- The mustache. The jorts and aviators. The completion percentage and passer rating in the first three games of his NFL career. The aura of the Jaguars’ backup QB has captured the NFL early this season—but how long will he continue to shine?
The only thing more impressive than Gardner Minshew II’s stat lines is his aesthetic. The Jaguars’ back-up quarterback hasn’t captivated America just because of his performance on the field since he took over from the injured Nick Foles in Week 1. Minshew can’t be defined solely by his completion percentage (73.9%) or passer rating (110.6), although those numbers are the highest that any rookie QB has put up across the first three games of his career. No one, in the 100-year history of the NFL, has gotten off to a better start.
But there’s something more to this 23-year-old than football. Just look at his mustache—a thick, Tom Selleck-in-Magnum-P.I. situation that started as a joke with college teammates and quickly became Minshew canon. And the red embroidered suit with a wide collar and unbuttoned metallic shirt he wore to the Alamo Bowl with his Washington State team last year. And the short jean shorts (which he cut himself), aviator sunglasses and thick headband he wore while in Pullman to watch Washington State play UCLA this past weekend. That’s not to mention the American flag bandana he tied around his head for a post-game interview after beating the Titans in prime time last Thursday night.
America wasn’t supposed to care about Minshew this much. The Jaguars selected him in the sixth round of the NFL draft in April after the team signed Foles in the offseason, taking the Super Bowl LII MVP away from Philadelphia. Jacksonville quickly embraced Foles, with his tight spiral and quiet determination, but that salvation in Florida only lasted a few minutes into the Jaguars’ first game. Foles broke his collarbone, knocking him out for at least eight weeks; Jags fans were dejected, and so was Minshew.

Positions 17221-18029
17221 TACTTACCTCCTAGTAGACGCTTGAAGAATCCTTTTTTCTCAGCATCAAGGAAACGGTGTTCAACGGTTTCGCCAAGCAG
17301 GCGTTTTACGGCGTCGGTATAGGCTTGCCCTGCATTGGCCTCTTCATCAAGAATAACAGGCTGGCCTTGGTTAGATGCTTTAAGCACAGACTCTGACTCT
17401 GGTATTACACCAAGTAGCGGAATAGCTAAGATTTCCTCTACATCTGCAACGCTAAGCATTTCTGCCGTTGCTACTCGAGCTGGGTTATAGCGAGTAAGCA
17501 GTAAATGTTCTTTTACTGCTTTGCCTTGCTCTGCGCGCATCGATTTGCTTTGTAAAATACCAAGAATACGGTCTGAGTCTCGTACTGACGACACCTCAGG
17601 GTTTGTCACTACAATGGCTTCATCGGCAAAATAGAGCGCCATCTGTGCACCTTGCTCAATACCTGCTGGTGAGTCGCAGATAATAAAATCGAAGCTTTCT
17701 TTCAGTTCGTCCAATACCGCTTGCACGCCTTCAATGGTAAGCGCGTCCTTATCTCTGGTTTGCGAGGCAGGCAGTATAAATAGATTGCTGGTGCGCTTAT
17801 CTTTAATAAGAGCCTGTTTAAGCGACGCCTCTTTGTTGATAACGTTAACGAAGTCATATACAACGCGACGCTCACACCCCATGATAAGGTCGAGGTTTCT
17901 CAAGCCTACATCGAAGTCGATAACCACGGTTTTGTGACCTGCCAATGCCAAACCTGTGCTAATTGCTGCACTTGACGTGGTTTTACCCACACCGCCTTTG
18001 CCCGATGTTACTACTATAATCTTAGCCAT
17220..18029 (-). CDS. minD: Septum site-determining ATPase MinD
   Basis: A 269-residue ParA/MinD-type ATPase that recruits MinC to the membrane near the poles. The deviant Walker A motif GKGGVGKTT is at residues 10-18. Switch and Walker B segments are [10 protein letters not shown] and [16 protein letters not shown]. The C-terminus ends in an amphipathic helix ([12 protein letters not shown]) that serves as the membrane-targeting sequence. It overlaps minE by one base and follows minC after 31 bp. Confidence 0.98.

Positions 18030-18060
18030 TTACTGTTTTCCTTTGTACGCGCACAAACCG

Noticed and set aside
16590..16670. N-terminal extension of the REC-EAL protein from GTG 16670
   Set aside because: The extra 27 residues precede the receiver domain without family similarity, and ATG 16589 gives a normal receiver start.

“I’m not happy with the circumstances that it happened obviously,” he told reporters after the game about his first NFL start. “Breaks my heart to see what happened to Nick, ’cause he’s been one of the best people I’ve ever played with, had the pleasure to be around. To see him go down like that was awful.”
The Minshow, however, had already started. The rookie completed 22 of his 25 passes and inspired a fanbase, even though the team fell to the Chiefs, 40–26. The next week, despite Minshew’s once-again stellar numbers, the Jaguars lost by one point to the Texans.
But after Jacksonville’s 20–7 win against Tennessee on Thursday Night Football in Week 3—the Air Raid offense-trained quarterback lit up the field—the rest of the nation perked up. Minshew had around 30,000 Twitter followers at the start of the game. Less than a week later he’s just shy of 100,000 and has consistently dominated headlines. Google searches of Minshew’s name spiked dramatically last Thursday night and have yet to plateau. The uninitiated started to wonder... who is this seventies-inspired swag machine?